Oct 30, 201211:44 AMThe Telegraph
The Premier Blog of the West
Western Words: New Books For Oct. 30, 2012
Custer, by Larry McMurtry
Larry McMurtry may be today’s foremost chronicler of the American West, so any new book he releases on that topic is bound to be worth a look. The Pulitzer Prize-winning author of Lonesome Dove has now set his sights on one of the west’s most iconic figures – General George Armstrong Custer.
The lavishly illustrated Custer offers fascinating insight into Custer’s tumultuous life, his famed last stand at Little Bighorn, its impact on the nation’s policy and politics, and how timing and technology played a role in the elevation of this fateful battle into legendary status. (Nov. 6.)
The Indian School on Magnolia Avenue: Voices and Images from Sherman Institute, by Clifford E. Trafzer, Matthew Sakiestewa Gilbert, and Lorene Sisquoc
The Sherman Institute opened in Riverside, California in 1902. Its objective was to provide training programs to transform Indian students from impoverished backgrounds into farmers, carpenters, nurses, cooks, and seamstresses. The Mission-style building was constructed with Native American labor and offered many students an escape from poverty, while also restricting students from celebrating their own heritage through story and song.
Did the school ultimately help its students, or was it yet another blow struck for cultural intolerance? The Indian School on Magnolia Avenue shares words and pictures from students and faculty, and explores the legacy of Indian boarding schools.
A Cowboy for Christmas: A Jubilee, Texas Novel, by Lori Wilde
Fans of western romance have embraced Lori Wilde’s “Jubilee, Texas” series, and will certainly want to pick up this seasonal installment, in which love is kindled by a traffic accident (isn’t that always the case?). But green-eyed beauty Lissy Moncrief is determined not to fall for cowboy Rafferty Jones, even if he traveled all the way to Jubilee to bring her an unexpected financial windfall.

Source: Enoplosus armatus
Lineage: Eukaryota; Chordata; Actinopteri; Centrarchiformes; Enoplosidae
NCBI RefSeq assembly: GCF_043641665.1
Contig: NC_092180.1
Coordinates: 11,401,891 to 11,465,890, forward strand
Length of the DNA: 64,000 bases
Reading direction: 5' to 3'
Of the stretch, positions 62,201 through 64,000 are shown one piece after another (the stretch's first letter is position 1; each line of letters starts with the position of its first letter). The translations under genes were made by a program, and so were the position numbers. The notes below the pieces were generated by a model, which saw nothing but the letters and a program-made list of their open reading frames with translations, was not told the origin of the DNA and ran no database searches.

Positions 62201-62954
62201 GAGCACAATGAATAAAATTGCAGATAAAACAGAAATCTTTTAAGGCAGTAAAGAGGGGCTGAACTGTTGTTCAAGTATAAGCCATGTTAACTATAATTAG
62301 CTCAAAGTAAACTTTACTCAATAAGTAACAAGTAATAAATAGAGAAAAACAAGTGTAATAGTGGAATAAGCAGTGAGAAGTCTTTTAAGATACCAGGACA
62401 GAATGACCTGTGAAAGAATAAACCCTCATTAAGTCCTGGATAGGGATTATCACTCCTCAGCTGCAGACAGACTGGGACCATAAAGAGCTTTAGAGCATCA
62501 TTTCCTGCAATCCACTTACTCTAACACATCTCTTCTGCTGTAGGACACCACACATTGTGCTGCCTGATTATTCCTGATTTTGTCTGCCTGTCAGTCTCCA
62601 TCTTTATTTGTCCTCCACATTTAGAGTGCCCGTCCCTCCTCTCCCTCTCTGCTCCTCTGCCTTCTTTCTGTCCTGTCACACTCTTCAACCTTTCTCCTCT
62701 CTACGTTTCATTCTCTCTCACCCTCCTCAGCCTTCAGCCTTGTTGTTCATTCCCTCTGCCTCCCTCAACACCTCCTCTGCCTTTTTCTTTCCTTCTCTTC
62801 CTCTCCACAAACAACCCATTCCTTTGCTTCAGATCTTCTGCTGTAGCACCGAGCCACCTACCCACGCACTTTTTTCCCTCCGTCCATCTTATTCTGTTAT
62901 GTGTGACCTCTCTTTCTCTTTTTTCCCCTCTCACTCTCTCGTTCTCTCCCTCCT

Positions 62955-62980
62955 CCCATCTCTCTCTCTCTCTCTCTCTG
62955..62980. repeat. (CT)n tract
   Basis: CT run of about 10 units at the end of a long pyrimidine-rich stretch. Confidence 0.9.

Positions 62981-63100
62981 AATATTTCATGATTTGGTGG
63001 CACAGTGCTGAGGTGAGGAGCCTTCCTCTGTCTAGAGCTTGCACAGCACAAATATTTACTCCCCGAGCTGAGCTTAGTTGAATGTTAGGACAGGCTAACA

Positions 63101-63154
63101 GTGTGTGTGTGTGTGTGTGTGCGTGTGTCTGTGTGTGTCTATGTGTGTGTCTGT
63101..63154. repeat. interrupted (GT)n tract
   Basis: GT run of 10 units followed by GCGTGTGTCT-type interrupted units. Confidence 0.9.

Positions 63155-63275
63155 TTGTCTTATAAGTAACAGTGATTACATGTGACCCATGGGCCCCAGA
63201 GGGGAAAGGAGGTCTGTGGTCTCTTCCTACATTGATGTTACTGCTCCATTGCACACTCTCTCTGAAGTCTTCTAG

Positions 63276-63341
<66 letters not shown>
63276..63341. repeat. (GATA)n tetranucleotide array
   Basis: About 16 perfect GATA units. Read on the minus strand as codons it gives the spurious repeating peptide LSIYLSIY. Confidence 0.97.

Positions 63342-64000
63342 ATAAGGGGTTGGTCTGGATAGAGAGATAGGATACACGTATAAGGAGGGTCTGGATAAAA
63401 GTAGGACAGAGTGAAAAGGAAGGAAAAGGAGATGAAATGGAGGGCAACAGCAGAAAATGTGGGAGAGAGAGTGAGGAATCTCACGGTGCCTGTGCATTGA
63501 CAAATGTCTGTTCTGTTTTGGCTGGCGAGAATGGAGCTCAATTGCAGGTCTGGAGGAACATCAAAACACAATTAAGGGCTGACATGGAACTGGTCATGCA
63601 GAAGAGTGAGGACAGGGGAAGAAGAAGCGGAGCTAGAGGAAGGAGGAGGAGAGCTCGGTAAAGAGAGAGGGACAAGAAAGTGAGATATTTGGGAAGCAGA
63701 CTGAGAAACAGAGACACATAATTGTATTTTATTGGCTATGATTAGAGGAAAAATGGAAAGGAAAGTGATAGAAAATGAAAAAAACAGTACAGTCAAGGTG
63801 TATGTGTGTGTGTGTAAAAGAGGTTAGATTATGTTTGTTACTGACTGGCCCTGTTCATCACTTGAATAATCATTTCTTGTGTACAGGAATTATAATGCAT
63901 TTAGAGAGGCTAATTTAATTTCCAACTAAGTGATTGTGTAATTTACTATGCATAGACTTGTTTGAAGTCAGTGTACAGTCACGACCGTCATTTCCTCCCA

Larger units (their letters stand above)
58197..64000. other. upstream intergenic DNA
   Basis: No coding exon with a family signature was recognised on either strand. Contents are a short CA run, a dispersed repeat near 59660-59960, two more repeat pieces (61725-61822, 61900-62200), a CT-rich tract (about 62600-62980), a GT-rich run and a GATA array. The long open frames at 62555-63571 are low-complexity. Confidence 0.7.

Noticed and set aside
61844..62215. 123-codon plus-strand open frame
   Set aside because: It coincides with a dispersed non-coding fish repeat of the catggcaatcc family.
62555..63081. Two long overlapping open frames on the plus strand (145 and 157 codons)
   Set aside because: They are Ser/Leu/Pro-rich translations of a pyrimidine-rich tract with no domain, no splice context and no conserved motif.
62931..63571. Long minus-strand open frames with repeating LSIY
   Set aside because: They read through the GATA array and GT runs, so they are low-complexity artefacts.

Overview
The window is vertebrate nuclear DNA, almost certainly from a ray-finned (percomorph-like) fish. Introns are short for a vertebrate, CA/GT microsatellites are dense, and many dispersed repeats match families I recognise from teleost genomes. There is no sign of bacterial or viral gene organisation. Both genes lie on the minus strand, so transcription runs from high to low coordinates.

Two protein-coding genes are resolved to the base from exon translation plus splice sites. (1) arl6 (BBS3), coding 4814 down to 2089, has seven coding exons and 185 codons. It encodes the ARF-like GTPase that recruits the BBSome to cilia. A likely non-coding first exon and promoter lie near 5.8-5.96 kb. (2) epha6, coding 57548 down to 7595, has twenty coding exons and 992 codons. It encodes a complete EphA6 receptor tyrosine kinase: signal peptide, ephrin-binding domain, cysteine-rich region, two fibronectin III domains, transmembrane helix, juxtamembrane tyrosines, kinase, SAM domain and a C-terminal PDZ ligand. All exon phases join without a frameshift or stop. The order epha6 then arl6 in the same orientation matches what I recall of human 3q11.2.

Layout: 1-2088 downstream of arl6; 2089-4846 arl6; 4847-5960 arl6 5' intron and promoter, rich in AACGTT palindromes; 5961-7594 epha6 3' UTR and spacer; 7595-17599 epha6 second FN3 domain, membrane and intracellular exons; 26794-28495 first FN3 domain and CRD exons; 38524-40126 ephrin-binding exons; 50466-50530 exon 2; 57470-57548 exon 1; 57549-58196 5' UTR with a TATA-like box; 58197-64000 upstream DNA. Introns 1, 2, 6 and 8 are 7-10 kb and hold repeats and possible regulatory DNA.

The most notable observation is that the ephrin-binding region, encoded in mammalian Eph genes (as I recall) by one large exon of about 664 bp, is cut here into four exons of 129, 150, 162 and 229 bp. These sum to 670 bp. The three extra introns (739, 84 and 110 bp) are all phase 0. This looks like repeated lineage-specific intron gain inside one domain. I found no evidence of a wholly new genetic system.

Sun, Sin, Suburbia: The History of Modern Las Vegas Revised and Expanded, by Geoff Schumacher
The colorful history of Las Vegas began with pioneers and cowboys, and evolved through the influence of mobsters, billionaires, and the world’s greatest entertainers. But there’s a whole world beyond the neon-glittering Las Vegas Strip, and the resorts that have made the city one of the world’s most popular vacation destinations. Geoff Schumacher takes readers on a detour off the Strip and into the neighborhoods and communities that grew up in the shadow of a sparkling fast lane fantasy.
This expanded edition follows Las Vegas’s rise to prominence as one of America’s fastest-growing cities, only to be crippled by the devastation that followed the recession and real estate market crash.
Aurora, Daughter of the Dawn: A Story of New Beginnings, by J. J. Kopp (Author), Clark Moor Will (Illustrations)
William Keil established Oregon’s Aurora Colony in 1856. It was one of many such utopian communities founded in the 19th century, along with the more famous Brook Farm and New Harmony. Keil named his new civilization after his daughter, Aurora. This young-adult novel tells the story of young Aurora in her own words, as she travels west with her father on the Oregon Trail in hope of a better life. The great experiment ended in 1883, but there is still an Aurora Museum on the site of the original settlement, that you may feel like visiting after reading this touching story.
For more recent book releases, check out last week's Western Words post.